I found out very quickly that with a horizontal pipe extending from the rocket stove to the outside of the house, that even a slight gust of wind will blow even a little exhaust back into the fire and put it out immediately. This seems to be so because the exhaust gas once it leaves the heat riser is so depleted of oxygen because of such an efficient burn, that it simply will not sustain fire. This became very clear to me when I was trying to re-energize the draft a little bit by putting a propane torch slightly into the fire tunnel, and as soon as the slightest bit of gust hit the side of the house, the slight amount of exhaust blowback put the flame of the torch right out.
I got an 8" " whirly bird" vent from Lomanco, I put a tee in the 6" horizontal stove pie and adapted the 6" to 8" on the top of the tee and put the vent on top of that, (I used a tee, so that I could put a cap on the end to be able to open it as a clean out) and now it works perfectly, totally unaffected by whatever the wind does. (be sure to put some weep holes in the bottom of the horizontal 6" pipe to drain the condensation. The big test will be to see what happens to the condensate when it gets to 20 below. I may have to use expensive insulated pipe, or try wrapping it with fiber glass insulation and ten wrapping it some more with shrink wrap. Hopefully it will not come to that.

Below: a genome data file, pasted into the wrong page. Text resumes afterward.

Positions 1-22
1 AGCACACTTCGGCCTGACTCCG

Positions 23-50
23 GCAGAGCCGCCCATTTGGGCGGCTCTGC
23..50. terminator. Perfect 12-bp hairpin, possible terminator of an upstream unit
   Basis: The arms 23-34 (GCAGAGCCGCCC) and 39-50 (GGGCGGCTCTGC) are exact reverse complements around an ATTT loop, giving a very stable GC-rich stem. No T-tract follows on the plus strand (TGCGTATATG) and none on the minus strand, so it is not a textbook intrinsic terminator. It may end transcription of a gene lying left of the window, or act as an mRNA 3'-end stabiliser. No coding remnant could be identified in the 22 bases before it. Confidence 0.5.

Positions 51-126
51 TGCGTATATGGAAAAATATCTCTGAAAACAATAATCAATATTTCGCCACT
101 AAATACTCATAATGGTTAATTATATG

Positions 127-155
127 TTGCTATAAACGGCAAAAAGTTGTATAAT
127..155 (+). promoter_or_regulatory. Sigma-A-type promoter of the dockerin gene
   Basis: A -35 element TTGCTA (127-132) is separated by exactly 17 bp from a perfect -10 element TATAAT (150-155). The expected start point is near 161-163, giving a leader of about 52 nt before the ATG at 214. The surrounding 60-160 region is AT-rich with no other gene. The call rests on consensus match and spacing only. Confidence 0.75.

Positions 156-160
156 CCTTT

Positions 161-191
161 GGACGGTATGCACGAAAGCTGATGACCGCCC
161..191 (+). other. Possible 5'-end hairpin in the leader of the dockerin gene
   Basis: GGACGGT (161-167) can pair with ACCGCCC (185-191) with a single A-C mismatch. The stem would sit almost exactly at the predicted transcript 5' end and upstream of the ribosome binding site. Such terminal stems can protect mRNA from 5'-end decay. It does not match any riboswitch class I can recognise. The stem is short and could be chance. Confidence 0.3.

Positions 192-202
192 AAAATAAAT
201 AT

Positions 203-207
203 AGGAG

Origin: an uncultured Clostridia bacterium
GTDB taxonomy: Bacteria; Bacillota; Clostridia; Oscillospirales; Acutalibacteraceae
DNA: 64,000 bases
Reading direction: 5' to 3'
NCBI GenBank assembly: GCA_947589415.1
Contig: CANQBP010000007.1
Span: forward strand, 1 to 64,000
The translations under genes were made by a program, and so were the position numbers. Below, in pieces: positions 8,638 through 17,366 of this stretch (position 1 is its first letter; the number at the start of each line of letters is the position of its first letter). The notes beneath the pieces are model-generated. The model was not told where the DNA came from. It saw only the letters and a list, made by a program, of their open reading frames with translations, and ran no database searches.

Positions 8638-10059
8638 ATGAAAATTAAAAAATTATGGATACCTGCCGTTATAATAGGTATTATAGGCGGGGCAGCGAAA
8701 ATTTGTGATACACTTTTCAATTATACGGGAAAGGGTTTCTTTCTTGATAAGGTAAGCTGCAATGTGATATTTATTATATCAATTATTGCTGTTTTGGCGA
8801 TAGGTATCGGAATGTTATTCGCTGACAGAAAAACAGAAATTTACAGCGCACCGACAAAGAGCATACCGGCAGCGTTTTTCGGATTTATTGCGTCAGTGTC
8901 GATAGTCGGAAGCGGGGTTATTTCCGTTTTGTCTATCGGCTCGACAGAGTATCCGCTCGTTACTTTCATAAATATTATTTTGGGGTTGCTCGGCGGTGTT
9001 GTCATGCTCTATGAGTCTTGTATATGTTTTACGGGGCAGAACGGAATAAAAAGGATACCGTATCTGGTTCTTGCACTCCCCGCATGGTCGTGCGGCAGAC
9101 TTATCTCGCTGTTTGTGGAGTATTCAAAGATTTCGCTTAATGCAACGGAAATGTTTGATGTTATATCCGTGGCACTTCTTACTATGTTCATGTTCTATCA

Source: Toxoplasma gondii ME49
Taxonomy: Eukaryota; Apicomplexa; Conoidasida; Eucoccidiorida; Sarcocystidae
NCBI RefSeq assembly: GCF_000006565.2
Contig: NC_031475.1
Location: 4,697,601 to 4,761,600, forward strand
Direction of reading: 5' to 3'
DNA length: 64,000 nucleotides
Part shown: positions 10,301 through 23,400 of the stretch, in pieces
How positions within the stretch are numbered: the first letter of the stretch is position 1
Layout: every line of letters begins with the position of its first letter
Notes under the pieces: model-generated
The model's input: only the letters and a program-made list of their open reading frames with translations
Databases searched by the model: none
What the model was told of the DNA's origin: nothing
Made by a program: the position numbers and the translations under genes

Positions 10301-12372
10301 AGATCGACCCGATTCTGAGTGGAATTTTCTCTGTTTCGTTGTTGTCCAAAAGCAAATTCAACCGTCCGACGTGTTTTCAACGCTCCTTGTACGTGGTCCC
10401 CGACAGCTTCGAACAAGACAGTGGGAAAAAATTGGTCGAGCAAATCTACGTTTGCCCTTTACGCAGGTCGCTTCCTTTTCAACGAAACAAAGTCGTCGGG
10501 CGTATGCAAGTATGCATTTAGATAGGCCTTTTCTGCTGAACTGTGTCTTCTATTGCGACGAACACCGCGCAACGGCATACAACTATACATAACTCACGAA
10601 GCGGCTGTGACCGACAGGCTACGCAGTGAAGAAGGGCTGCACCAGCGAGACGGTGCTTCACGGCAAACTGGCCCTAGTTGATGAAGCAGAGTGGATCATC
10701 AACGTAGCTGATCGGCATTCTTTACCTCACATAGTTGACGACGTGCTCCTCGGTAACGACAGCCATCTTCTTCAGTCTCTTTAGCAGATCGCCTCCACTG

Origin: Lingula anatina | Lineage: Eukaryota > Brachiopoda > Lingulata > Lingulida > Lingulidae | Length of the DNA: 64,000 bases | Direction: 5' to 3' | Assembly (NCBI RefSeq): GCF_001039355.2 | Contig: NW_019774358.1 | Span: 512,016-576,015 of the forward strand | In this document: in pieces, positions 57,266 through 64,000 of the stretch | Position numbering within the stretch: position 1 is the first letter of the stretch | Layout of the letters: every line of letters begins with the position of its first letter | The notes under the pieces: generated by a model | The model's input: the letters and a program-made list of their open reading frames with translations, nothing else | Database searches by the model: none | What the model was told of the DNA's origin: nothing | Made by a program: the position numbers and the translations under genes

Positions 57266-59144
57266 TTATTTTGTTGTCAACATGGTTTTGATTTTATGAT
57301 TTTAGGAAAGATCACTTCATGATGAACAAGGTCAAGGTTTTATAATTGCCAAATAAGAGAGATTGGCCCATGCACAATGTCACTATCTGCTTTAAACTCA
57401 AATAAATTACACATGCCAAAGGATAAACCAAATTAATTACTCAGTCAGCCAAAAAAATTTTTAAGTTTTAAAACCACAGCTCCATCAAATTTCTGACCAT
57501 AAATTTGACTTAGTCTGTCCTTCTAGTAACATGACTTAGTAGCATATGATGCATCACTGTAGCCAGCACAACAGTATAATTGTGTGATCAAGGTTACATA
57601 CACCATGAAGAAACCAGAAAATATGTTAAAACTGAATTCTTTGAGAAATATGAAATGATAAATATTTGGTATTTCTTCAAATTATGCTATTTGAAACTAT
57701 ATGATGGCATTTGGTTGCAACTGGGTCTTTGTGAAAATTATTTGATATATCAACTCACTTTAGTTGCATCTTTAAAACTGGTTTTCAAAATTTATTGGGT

The 8" model from lomanco comes without the base, which you do not need. Becuase they make so few of them, you have to pay a lot more for the 8" vent than the 12" model, but I do not know if you can take the base off odf the 12 in model, and I think it might put up rtoo much wind resistance in a storm.
I had expected that the heat from the exhaust was going to make the vern turbine rotate in the absence of wind, as it would on a rook exhausting hot air in the attic. As it turns out, there is so little exhaust from the vent, that it will not make the turbine rotate when there is no wind, you just get water vapor consinging once it tits the cold air flowing thought the blades of the vent without turning it.
Cob is sand, clay and sometimes straw. This tiny ad is made of cob: